The new English compensation programme of the SOB

The SOB has developed three new (English-language) programmes for a new category of members. These compensatory programmes are mandatory for this new group of prospective members. Depending on the extent to which they have studied tax subjects during their education, they must complete one of these new tracks during their prospective membership before being eligible for regular membership. Five questions to Lech Lipinski about this new programme.

Can you introduce yourself?

My name is Lech Lipiński. I am from Poland, but I graduated with both my bachelor’s and master’s degrees from Maastricht University in the Netherlands. First, I pursued a bachelor’s in European Law, and then I completed a Master’s in international and European Tax with a specialization in Tax Technology. Currently, I am working with the Transfer Pricing department, but previously I worked in Tax Technology, both at Deloitte. Before that, I was a working student, first at Meijburg & Co, and later at Deloitte. I am one of the 21 candidates participating in the new English SOB programme.

Why did you apply for this English compensation programme?

I heard about this programme quite some time ago from one of the partners in Tax Technology. It instantly attracted my attention, and I think it’s a great opportunity for all international colleagues. First of all, I think there is the cool factor of being in the first group doing this programme. But on top of that, I believe that many internationals here within Deloitte had the feeling that we were missing out on a lot of incredible education provided by the SOB because we were unable to join. Now that the SOB has started with this English programme, we can catch up on all of this additional knowledge. This is very valuable for us as employees of our company and for our own personal career goals.

Do you experience other benefits regarding this programme?

Within the group, we have tax practitioners from maybe not all around the country, but at least various companies from the Randstad area. That’s a high networking value. A huge difference, and I consider this an extra benefit compared to the Dutch SOB training, is the very diverse group of students. We have people who, similarly to me, have one or two years of experience, but also people with over ten years of experience originating from all around the world in our group of 21 people. So that is also a huge networking potential not only for career opportunities but also for exchanging knowledge.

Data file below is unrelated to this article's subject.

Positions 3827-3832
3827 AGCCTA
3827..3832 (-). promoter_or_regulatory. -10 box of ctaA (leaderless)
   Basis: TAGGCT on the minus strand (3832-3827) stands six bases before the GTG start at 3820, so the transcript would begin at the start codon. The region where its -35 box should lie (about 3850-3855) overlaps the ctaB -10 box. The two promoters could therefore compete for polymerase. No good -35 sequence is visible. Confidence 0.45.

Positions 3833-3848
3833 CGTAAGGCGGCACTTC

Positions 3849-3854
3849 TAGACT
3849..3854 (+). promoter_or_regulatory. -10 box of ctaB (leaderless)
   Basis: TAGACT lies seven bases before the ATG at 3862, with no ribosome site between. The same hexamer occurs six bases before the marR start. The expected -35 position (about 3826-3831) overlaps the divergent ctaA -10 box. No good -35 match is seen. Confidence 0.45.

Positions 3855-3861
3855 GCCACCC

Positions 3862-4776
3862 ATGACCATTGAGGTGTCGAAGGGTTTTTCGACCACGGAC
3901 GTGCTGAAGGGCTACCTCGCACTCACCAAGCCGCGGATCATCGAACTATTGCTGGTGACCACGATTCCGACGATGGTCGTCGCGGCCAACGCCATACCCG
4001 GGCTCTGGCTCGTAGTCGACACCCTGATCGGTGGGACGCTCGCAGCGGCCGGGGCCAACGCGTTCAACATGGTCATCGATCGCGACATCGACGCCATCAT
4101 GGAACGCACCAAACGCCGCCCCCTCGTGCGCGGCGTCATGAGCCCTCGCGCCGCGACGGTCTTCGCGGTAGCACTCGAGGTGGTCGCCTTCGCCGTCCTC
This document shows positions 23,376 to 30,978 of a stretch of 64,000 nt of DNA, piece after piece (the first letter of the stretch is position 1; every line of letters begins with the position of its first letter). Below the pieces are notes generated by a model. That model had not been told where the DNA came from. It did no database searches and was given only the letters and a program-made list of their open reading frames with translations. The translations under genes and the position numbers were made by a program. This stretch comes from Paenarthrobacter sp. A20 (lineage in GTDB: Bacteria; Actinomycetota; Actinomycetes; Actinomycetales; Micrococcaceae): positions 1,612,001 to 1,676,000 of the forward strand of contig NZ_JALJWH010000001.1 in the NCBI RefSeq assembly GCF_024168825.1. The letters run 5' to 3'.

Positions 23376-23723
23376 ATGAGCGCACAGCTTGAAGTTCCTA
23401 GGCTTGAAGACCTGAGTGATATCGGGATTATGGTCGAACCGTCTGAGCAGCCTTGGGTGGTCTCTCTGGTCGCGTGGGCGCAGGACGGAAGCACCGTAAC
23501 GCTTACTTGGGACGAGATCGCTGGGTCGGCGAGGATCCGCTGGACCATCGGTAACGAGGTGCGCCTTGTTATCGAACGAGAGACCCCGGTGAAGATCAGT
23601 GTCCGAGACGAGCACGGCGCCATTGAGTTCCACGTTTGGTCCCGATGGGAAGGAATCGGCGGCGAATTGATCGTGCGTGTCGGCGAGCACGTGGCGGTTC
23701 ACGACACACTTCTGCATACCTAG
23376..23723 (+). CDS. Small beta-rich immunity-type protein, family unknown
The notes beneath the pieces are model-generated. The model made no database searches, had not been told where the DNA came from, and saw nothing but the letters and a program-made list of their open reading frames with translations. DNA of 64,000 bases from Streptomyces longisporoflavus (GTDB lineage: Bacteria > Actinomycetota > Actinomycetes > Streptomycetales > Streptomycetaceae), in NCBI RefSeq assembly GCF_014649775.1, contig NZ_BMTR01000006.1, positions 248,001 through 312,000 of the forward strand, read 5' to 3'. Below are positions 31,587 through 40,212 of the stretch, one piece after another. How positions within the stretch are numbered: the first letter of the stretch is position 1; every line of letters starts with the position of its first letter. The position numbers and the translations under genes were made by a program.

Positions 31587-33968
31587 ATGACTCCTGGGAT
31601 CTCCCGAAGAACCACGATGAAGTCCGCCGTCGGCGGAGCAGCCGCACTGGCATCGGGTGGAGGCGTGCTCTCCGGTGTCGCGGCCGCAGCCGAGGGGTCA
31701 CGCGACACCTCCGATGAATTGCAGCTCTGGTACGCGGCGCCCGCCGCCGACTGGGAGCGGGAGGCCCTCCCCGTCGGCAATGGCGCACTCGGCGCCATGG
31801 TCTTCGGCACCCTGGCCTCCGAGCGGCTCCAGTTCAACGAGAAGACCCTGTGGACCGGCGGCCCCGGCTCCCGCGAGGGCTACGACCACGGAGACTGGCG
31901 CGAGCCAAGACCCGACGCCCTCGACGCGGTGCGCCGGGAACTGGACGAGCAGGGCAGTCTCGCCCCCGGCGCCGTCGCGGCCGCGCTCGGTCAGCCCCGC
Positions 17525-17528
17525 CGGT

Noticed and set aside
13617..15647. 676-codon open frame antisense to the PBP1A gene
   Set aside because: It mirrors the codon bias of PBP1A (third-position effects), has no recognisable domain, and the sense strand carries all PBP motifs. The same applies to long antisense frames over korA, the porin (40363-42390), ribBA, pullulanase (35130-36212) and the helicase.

You participate in the first group of 21 people. We hope there will be more people starting with this English programme. What can we do to achieve that?

First of all, I think this interview is a good initiative, especially as it is in English. I think there are four main aspects to consider:

The first big step would be making the information a bit more accessible. I know that currently, the website is being renovated and it looks much more attractive than before. But currently, the availability of the information on the English programme is a bit limited. I think that a lot of people, especially tax practitioners who have arrived here only recently, will have difficulties in finding the information about the programme. So, having the information more easily accessible will motivate people.

Secondly, I think it is very important to remember to strive to bridge the divide between the Dutch speakers and the non-Dutch speakers because I think it’s quite often a problem. One of the ways to do that is through joint initiatives from the JOB. I know that they are organizing some initiatives, but the goal should be that the initiatives are inclusive also for people who do not yet speak Dutch.

Thirdly, there should be a very close cooperation between the SOB and the leadership of the most international tax teams from all the associated firms. For instance, within Deloitte, we have three teams that are very international: Tax Technology, Transfer Pricing, and Indirect Tax. This also coincides with the available compensation programmes that the SOB offers, which is great.

The last thing is what Angelique van Streepen (Director of Training) already initiated.  It is the concept of the first member, the first group of 21 students being ambassadors of the programme. I think that a lot of promotion also among other teammates can be done mouth to mouth and also in a very casual interpersonal level. I’ve already tried to attempt that, but I think that this has to be connected with people like us as juniors and seniors talking about that. But also the leadership informing everyone that this opportunity is available.

I think the mentioned factors above must be taken into consideration to make it more accessible and reach out to more candidates because it’s in the interest of everyone to have all the programmes opened.

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